In real life people seem to be crankier in the heat.
My level of posting has reduced lately as I'm working harder so not getting the chance to think of and type up decent posts.
Have you been on what's hot recently +Lynette Young ?
I found the idiot percentage on posts greatly increases once you are exposed to everyone on G+.
man whats up with you are you loinely
Hi +Allen Firstenberg , when did you join Google+?
When it started it was dominated by geeks, techy people, friends of said tech people and so on, although there were still a few idiots, it had in general more intelligent conversations than other social networks. (in my humble opinion).
Now anyone can join, even kids, the IQ levels reflect society in general..
More likely it's Google+ experiencing growing pains.  Early on most of the people here were "early adopters" who are usually a little more open minded than the general populace.  The bad news is with growth comes the hazard of mediocrity as is the case with Facebook.
Please, let's not let this turn into FB that's all I'm hoping for! ;-)
IMHO, the only way to avoid contact with mediocrity is to avoid networking sites entirely.  Face-to-face convo with chosen friends is probably the best route.  If there's one notable effect of FB, G+, LinkedIn,'s that the format gives the impression of a wider audience than actually exists for individual threads while at the same time allowing posters to forget that there's a seething mass of public eyeballs available to pass through at will. 
+Hannah Roberts - 29 June 2011. Right at the beginning. And there were geeks, techy people, and trolls. Plenty of trolls. Plenty of kids, too, despite the suposed age limits. (And I think I've seen more sophomoric behavior on here from people who could legally drink in the US than those who couldn't.)

I don't think it had any higher or lower level of conversation than any other social network I've been on - which is to say that it had plenty, but it had plenty of "low brow" stuff... it had plenty of name calling... it had plenty of posturing and name calling and not listening (and not really debating or discussing issues).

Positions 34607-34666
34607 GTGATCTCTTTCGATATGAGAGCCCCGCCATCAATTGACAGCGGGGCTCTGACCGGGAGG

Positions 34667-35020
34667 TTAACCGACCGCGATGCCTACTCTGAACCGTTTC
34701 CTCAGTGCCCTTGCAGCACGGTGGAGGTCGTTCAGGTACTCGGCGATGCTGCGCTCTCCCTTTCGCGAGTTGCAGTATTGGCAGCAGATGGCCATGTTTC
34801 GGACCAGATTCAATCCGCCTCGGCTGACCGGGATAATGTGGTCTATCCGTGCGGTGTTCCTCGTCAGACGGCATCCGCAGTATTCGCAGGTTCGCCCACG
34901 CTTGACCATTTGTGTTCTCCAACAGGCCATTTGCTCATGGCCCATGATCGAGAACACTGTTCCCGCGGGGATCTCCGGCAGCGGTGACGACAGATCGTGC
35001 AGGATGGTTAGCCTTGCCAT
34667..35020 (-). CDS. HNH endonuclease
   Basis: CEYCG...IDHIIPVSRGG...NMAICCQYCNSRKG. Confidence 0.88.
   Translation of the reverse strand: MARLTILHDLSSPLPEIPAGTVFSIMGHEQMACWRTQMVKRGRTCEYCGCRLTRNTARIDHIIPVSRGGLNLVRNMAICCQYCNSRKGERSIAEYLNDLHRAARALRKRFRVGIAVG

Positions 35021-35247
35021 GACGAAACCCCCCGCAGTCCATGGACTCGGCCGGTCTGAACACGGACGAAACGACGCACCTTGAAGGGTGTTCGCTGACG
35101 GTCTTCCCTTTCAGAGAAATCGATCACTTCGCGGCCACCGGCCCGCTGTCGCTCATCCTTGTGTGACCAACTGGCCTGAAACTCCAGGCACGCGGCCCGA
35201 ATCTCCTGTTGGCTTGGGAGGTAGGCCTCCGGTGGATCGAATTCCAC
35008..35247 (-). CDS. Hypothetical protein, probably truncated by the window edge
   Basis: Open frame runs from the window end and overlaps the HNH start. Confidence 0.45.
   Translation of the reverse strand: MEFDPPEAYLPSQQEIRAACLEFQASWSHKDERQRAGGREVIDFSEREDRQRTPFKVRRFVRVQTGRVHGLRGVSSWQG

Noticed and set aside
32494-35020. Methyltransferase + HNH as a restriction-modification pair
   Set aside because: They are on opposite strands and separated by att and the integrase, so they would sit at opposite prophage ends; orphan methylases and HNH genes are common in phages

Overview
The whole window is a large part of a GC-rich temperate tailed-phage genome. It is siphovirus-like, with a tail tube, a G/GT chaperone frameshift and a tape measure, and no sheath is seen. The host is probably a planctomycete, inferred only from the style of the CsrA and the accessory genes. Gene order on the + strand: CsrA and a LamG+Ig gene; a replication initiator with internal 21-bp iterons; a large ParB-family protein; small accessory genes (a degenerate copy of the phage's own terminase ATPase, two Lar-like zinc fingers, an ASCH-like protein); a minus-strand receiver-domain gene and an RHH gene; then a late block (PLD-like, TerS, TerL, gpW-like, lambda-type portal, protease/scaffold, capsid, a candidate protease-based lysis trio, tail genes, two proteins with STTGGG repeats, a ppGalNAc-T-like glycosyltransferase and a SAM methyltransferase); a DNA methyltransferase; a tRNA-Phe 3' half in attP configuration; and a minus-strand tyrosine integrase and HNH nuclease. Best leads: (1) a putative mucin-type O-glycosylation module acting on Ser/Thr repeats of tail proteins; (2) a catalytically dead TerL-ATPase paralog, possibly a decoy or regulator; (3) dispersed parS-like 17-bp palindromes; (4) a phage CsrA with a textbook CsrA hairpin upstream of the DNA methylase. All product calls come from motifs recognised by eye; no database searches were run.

+Russell Fitch - The "early adopters" weren't very open minded from my experience. I saw plenty of flame wars about the "real name" policy, as just one small example.

+Gabe Estrada - What do you mean by that?
Not to derail the conversation, but I'd like to talk to everyone about Jesus...
If you don't want the public to comment on your posts, don't post to the public. Publish only to the people you've "let in".
Ah ok, it is just my experience has been totally different, and was not trolled much in the early days, and not that much now either.
Then again I do not post sensitive topics publicly, and I have a thick skin.
Why so serious?  Should people have to complete an IQ test to have a Google+ account?
If the OP gets "dragged down into the pit with crazies" it makes me wonder if they truly wanted an intelligent conversation or did they just want people to agree with their opinion?  People have different ways of engaging, opinions, and expectations.  If someone is surprised by the unfiltered response they get to a post, especially if it is a sensitive subject, and they then deliberately engage the responses that they don't like, is it really so strange that troll-like behavior increases?